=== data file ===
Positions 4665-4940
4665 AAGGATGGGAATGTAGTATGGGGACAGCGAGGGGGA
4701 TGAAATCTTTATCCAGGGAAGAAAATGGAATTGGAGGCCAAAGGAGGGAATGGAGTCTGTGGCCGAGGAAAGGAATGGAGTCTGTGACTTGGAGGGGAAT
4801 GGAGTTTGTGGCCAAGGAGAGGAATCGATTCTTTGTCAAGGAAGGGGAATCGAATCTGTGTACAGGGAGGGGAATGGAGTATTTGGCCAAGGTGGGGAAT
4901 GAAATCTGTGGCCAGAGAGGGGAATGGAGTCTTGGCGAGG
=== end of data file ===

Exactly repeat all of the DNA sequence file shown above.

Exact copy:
Positions 4665-4940
4665 AAGGATGGGAATGTAGTATGGGGACAGCGAGGGGGA
4701 TGAAATCTTTATCCAGGGAAGAAAATGGAATTGGAGGCCAAAGGAGGGAATGGAGTCTGTGGCCGAGGAAAGGAATGGAGTCTGTGACTTGGAGGGGAAT
4801 GGAGTTTGTGGCCAAGGAGAGGAATCGATTCTTTGTCAAGGAAGGGGAATCGAATCTGTGTACAGGGAGGGGAATGGAGTATTTGGCCAAGGTGGGGAAT
4901 GAAATCTGTGGCCAGAGAGGGGAATGGAGTCTTGGCGAGG